Front Page Titles (by Subject) Do Humans have 'Equal' Rights? - Literature of Liberty, Spring 1980, vol. 3, No. 1
Do Humans have ‘Equal’ Rights? - Leonard P. Liggio, Literature of Liberty, Spring 1980, vol. 3, No. 1 
Literature of Liberty: A Review of Contemporary Liberal Thought was published first by the Cato Institute (1978-1979) and later by the Institute for Humane Studies (1980-1982) under the editorial direction of Leonard P. Liggio.
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- Editorial Staff
- Associate Editors
- Bibliographic Essay: Karen I. Vaughn, John Locke’s Theory of Property: Problems of Interpretation
- I: I Rights, Freedom, and Ethics
- The Need Vs. the Right to Freedom
- Gewirth: Is Virtue Knowledge?
- Aquinas: Natural Right Or Natural Law?
- Hobbes and Conventional Morality
- The Problems of Consequentialism
- Utilitarianism and Prescriptivism
- Non-utilitarian, Anti-welfarist Morality
- Do Humans Have ‘equal’ Rights?
- Self-knowledge and Knowing Others
- The Problems With “moral Education”
- Human Nature and Ethics
- II: Locke and the Tradition of Dissent
- Grotius, Locke, and Property
- Locke, Consent, State, and Property
- Locke’s First Treatise and Modernity
- Locke and the Executive
- Religion, Regicide, and Resistance
- William Penn: Religious Liberal
- Samuel Gorton: Antinomian Radical
- Harrington’s Aristotelian Republicanism
- Burgh: the Ambivalent Lockean Radical
- Price On Moral and Civil Liberty
- Priestley and Liberty
- Stateless Defense of Rights
- Mill, Communism, and Human Nature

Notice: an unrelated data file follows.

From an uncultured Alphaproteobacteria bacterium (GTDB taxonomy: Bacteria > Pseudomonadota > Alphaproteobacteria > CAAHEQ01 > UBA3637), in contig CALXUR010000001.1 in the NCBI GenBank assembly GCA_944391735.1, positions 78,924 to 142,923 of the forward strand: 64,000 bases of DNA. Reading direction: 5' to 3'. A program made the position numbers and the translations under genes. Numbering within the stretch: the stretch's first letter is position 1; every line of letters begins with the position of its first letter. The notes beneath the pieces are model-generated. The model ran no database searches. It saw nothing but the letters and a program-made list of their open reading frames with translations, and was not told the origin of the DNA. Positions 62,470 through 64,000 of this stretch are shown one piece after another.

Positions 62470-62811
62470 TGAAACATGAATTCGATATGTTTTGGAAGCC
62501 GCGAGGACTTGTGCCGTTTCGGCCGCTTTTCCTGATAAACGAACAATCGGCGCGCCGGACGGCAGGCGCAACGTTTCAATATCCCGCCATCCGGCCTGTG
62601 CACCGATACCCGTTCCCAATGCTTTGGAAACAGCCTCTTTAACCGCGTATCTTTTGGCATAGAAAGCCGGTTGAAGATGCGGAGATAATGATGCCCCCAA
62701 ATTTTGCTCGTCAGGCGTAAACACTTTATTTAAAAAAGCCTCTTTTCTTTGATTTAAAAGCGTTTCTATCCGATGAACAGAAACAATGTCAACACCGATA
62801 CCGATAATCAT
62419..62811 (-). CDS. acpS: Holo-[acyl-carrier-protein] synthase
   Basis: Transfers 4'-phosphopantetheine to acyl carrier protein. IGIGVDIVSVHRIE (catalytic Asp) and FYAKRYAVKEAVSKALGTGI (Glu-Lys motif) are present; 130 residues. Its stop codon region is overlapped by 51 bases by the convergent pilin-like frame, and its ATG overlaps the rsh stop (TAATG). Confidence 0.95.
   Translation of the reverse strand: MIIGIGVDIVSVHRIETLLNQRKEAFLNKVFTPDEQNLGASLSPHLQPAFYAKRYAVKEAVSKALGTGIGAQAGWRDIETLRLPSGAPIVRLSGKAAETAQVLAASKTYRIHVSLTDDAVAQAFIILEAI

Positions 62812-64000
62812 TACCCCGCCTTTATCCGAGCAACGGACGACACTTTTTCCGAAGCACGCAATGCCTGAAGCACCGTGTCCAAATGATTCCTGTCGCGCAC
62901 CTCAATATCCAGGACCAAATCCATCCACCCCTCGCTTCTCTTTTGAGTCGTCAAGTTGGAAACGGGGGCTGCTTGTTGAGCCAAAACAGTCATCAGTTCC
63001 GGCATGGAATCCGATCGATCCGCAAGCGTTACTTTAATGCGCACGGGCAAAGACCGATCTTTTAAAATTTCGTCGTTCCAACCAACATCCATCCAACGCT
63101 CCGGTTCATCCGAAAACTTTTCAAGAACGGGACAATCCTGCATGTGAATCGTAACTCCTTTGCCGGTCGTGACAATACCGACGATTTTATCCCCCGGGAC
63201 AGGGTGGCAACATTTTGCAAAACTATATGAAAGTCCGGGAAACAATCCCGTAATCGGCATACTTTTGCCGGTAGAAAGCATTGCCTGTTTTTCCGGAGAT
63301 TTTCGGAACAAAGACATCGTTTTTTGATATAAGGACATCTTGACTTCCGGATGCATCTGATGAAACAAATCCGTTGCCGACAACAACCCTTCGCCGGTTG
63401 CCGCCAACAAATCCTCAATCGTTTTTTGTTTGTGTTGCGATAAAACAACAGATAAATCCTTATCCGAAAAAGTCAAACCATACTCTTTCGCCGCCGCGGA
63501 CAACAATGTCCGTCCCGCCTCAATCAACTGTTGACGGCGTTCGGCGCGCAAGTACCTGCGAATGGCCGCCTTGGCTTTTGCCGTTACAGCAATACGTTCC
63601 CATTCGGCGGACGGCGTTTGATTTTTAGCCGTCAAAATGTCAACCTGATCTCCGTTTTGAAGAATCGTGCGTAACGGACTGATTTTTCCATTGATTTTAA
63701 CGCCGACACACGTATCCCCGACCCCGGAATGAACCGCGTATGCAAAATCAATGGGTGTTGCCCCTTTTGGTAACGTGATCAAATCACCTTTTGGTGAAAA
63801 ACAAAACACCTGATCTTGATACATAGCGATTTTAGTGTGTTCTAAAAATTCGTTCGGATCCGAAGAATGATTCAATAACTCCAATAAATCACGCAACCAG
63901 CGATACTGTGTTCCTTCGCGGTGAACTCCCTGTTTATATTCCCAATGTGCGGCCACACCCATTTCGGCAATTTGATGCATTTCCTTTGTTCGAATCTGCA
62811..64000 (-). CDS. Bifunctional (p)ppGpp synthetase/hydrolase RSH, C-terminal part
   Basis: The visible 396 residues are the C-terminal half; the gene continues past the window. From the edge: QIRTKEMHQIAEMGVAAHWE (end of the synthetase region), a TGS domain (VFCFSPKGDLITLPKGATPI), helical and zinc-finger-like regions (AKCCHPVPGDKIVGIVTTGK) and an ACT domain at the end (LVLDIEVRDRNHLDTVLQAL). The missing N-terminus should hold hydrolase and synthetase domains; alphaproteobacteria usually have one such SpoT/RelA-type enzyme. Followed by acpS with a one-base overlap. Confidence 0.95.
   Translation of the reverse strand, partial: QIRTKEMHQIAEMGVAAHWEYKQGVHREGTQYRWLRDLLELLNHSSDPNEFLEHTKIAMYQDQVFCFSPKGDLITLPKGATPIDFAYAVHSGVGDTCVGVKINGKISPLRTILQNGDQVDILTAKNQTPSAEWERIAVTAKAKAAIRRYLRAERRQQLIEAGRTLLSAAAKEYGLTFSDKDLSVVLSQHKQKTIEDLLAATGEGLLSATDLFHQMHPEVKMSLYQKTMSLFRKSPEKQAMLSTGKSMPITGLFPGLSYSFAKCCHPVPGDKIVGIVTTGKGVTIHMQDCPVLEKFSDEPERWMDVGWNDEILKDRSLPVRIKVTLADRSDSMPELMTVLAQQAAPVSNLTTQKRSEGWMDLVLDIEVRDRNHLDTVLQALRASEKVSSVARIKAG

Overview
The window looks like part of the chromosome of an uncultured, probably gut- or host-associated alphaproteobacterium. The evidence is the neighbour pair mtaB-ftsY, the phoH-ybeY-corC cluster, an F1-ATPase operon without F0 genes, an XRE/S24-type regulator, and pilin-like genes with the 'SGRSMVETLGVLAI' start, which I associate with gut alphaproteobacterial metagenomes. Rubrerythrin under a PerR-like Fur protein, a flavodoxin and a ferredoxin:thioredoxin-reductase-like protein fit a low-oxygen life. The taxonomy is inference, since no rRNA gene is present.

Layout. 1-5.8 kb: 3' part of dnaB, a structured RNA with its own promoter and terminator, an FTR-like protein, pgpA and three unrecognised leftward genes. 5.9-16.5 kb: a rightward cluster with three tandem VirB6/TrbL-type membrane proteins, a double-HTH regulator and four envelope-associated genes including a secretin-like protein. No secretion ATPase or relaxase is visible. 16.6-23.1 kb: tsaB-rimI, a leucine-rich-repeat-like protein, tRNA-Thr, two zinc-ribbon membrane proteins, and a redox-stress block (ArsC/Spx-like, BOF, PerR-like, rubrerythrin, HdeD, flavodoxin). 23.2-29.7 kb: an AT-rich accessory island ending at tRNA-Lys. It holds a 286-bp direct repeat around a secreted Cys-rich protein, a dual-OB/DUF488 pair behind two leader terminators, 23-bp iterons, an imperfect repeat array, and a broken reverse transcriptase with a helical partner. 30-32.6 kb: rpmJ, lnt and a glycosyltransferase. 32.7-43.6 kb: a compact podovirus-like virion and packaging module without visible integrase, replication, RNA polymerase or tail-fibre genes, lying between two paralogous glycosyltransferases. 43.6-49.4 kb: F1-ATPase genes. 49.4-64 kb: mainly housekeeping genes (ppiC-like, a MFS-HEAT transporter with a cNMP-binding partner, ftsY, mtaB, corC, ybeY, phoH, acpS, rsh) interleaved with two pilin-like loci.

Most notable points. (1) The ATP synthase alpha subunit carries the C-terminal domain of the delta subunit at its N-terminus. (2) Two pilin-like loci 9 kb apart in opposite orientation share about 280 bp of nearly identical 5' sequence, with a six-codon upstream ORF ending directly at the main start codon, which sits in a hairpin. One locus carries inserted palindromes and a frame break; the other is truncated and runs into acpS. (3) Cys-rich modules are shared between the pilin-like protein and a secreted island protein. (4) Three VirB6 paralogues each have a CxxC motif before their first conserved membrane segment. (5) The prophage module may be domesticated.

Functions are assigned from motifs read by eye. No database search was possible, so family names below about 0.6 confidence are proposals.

- Spain and Political Ideology
- III: Women, Family, and Freedom
- Hobbes and the Politicized Family
- Hobbes’s Leviathan: Family and State
- Plato On Women and Property
- Children and Family
- J.s. Mill, Harriet Taylor, & Women
- Varieties of Feminism
- Rousseau’s Anti-feminism
- The Roots of Rousseau’s Anti-feminism
- Feminism, the Saint-simonians & Fourier
- Woman’s Power and Weakness In Literature
- Lesbianism Vs. Cultural Oppression
- Woman’s Fear of Freedom
- Antifeminism In Political Science
- Women In the Social Sciences
- IV: Culture, Humanities, and Freedom
- Montaigne: the Virtues of Modernity.
- Mandeville: the Culture & Virtue of Capitalism
- Melville On Slavery
- Melville and America: 1848
- Prometheus, Love, and Liberty
- Blake’s America: Liberation & Art
- Thoreau On the Free Human Self
- Zamyatin and the Self
- French Avant-garde Politics & Culture
Do Humans have ‘Equal’ Rights?
- Indiana University of Pennsylvania
“Equal Rights: A Provable Moral Standard.” American Journal of Economics and Sociology 38(January 1979):73–81
Cord tries to justify the view that all persons have equal rights to life, liberty, and property. The derivation proceeds as follows:
- (1) We should be both consistent and accurate. Cord argues that we must have meaning if we are to think. If seeking meaning is an inescapable human activity, then of course, we have to be consistent and accurate.
- (2) We should treat things as they are. This follows because to be consistent and accurate is to treat things as they are.
- (3) We have the right to be free to treat things as they are. If we should do something, says Cord, we have the right to do it. Indeed, if doing something is a duty, how could it not be right?
- (4)We have the right to be free to treat people as they are. This follows from substituting “people” for “things” in (3).
- (5) Our right to be free is limited by the equal rights of others. This presumably follows from consistency.
- (6) Each person has a right to life, limited only by the equal rights of others. This follows from the right to be free. If you didn’t have the right to life, the right to liberty would be nothing.
- (7) Each person has the right to property, limited only by the equal rights of others. Cord bases this point on the right to be free (freedom includes free exchange of goods and services) and partly on the labor theory of entitlement. Because of this labor theory Cord endorses Henry George’s view of property rights in land.
- (8) Democracy is the best form of government. By democracy Cord seems to mean that the majority determines how our equal rights are to be protected.